Homily:        Solemnity of Christ the King, Year C
Gospel:       Luke 23:35-43
Date:            25 November 2007
Preacher:   Deacon John C. Holoduek

Jesus, remember me when you come into your kingdom.

May the Lord give to you the gift of His Peace!

Most of us have no experience with real kings and queens. It is an experience rather strange to the modern American mind. It isn’t in our democratic consciousness. Absolute authority can go bad.

Our historic experience with King George III of England, before the American Revolution, sought of left us with a bad taste of royalty. Still, we love to hear, read, and watch items about the Royal Family of Great Britain or the Princely Family of Monaco. We even like the tune God Save the King or Queen so much that we just kept the music and changed the words to My Country ‘Tis of Thee.

Our parents, grandparents, or great-grandparents also had issues with monarchs and dictators. Whether it was the Kaiser of Germany, the Tsar of All Russia, Josef Stalin, Fidel Castro, and any number of historic, interesting, and strange political characters, they were a reason for us to be Americans, today.

And, most of us are so far removed from fighting for our rights and liberties that we cannot even imagine what it would be like not have to these. Yet, some of us, here in this church, can testify…can give witness to what it is like.

Imagine going to a church for confession, only to find no priest there. You go to other local churches and find frustrated Catholics, like you, facing the same situation. Churches have been closed, burned, or made into barns or store-houses. A young married couple with a new baby cannot find a priest or deacon from baptism. And, the last time anyone you know attended Mass…was months ago.

This nightmare gives some sense of the profound evil that gripped Mexico about a century ago. And, some religious freedoms were not restored until the 1950s, 1970s, and, yes, even the 1990s.

The Cristeros fought the socialist Mexican government. They were regular people like you and me. They saw the injustices brought about by their nation’s new anti-church anti-Christian laws.

Basically, the Mexican government declared war on the Catholic Church and changed the laws, trying to close the Church…if not driving her from the country altogether. It took away Church property, including hospitals, monasteries, convents, and schools. Priests were not allowed to wear their clerical clothing in public. To take a religious vow…to become a religious sister or brother…was a crime. Then, they added special laws to make the persecution worse.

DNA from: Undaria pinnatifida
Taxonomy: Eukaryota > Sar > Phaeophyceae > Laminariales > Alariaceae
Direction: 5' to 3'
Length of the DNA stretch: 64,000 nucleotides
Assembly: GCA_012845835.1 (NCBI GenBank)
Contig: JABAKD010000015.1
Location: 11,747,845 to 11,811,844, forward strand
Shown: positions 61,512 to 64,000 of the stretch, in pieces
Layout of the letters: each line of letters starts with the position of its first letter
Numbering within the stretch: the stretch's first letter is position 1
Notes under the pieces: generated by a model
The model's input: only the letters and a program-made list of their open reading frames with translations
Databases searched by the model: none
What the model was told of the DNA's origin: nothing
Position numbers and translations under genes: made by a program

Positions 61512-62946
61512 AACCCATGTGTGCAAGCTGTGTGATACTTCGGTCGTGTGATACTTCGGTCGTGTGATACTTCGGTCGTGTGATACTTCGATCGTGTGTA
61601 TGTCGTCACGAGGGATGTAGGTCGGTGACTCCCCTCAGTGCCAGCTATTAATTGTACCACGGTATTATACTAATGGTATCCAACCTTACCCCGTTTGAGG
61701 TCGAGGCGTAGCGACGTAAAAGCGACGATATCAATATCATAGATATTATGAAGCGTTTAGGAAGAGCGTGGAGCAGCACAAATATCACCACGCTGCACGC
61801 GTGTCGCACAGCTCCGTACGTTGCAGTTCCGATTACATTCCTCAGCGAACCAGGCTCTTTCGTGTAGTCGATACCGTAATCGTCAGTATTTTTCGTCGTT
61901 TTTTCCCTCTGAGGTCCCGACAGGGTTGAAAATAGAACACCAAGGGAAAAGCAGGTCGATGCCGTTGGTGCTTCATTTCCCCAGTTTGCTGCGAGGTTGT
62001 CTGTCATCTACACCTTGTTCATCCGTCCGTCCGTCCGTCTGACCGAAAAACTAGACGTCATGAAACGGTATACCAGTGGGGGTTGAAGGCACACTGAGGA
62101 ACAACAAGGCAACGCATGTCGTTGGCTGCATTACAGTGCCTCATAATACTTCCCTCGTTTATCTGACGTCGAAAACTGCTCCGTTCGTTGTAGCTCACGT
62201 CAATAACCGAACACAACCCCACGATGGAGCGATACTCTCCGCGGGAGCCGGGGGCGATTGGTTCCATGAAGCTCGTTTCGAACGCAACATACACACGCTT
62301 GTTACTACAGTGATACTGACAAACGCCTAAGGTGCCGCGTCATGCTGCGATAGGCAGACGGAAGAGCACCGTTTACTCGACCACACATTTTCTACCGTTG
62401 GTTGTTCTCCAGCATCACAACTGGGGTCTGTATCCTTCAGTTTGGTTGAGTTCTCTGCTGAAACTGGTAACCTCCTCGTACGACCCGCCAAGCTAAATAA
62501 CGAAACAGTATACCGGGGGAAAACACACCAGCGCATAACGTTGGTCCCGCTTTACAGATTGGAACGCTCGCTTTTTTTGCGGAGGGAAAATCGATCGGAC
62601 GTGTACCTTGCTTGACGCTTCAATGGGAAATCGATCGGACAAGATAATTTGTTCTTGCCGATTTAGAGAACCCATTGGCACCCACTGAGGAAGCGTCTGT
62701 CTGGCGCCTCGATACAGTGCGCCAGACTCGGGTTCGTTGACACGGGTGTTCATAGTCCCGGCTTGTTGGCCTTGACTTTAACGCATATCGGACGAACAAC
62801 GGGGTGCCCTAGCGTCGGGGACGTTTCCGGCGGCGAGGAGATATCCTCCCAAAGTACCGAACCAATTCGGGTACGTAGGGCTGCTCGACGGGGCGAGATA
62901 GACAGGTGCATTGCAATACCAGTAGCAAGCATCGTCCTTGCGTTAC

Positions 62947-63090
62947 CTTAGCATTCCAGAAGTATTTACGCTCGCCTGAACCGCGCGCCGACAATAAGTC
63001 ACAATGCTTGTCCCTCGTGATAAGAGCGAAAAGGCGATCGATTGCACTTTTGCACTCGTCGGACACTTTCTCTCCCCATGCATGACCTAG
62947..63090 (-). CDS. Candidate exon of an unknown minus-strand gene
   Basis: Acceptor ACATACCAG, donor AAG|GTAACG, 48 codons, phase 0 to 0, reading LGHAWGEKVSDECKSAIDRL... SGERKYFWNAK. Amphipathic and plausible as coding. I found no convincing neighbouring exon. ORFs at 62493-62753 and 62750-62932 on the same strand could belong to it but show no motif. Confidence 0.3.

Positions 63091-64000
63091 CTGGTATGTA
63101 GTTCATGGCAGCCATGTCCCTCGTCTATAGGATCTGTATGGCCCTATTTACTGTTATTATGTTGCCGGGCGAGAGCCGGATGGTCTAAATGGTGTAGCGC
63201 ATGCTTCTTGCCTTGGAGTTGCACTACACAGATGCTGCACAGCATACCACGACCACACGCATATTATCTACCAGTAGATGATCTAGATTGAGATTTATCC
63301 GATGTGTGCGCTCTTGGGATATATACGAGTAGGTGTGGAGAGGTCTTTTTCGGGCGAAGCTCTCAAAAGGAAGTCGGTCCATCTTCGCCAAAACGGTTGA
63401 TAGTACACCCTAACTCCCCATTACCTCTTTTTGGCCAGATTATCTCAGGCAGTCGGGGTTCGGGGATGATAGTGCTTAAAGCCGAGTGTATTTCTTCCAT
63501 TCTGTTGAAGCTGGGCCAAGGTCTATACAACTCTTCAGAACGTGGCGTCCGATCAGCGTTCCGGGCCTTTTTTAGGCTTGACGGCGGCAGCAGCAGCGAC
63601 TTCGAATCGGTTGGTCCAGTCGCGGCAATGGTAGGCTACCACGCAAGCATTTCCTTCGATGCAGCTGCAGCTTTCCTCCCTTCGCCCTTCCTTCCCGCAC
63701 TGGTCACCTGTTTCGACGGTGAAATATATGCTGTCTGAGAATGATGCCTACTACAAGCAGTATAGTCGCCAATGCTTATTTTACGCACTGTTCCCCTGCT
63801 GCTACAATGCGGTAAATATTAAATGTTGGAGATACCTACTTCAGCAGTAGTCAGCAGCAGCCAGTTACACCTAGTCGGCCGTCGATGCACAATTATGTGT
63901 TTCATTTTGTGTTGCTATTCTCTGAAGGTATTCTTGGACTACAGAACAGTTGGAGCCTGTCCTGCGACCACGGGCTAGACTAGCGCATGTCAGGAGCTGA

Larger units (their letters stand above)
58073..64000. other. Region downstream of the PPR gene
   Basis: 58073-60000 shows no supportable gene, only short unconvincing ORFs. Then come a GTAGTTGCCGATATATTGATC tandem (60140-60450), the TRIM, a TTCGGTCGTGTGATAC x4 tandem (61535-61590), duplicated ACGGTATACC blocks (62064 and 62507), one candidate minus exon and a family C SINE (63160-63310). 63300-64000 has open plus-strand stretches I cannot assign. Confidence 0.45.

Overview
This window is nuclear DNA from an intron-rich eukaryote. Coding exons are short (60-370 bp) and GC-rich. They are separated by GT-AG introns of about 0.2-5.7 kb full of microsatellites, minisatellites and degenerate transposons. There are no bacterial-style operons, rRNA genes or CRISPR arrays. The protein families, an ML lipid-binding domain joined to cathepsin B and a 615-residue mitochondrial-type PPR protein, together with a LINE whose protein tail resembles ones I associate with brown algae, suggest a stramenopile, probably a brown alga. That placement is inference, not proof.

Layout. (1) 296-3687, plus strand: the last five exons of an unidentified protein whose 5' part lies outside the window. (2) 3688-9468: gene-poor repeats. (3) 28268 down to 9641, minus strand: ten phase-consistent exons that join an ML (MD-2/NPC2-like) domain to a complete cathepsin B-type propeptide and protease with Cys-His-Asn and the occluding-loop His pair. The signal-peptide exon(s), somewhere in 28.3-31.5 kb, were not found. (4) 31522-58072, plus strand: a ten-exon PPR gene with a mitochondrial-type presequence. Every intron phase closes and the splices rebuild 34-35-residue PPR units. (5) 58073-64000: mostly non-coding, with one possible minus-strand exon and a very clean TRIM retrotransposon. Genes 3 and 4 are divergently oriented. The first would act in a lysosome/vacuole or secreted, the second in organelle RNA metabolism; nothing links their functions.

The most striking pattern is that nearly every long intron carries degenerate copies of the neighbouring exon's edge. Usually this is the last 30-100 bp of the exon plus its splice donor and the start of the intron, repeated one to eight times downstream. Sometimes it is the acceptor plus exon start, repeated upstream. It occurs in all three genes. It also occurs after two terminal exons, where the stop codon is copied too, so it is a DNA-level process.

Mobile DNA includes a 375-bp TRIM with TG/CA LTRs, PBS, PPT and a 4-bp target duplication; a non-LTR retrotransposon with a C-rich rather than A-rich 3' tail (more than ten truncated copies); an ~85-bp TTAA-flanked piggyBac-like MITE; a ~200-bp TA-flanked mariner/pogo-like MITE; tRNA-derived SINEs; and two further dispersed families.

For the first time in more than four hundred years, no priest in Mexico offered the Holy Mass. Most priests, who stayed in Mexico, lived on the run…trying to bring the Sacraments to the Faithful. If caught, they were jailed, and, sometimes, tortured and killed.

The Cristeros, named for Christ Himself, started to fight against the Government—their battle cry was: Viva Cristo Rey! Long Live Christ the King! They were successful—maybe because they tried to be good Catholics, but also because the cause was just.

The war cost the Mexican Government a lot of money. So, the Government made a deal and they appeared to give back the Church’s and people’s right to practice of our Holy Religion.

Was the request of James and John a little out of order? Maybe…. But, the fact that they thought the request could be made demonstrated that they had progressed enough to ask and grow. They were journeying with the Lord and had learned enough to search out. They had grown enough to expect a teaching moment. Although the request seems a little conceited, the Gospel writer puts it out of context, I am sure, to make it a teaching moment for us.

Public worship was restored. The people packed the churches. Pope Pius XI, himself, asked the Cristeros to stop fighting. And, over the next three months, in obedience to the Holy Father, they did.

Then, all the agreements were broken. The Cristeros were hunted down and killed until the 1950s. Unknown thousands lost their lives after the war had been declared over.

The Government again closed the churches. Priests vanished; they were on the run, again. Schoolteachers were even forced to take a public oath of atheism and to teach against the Catholic religion.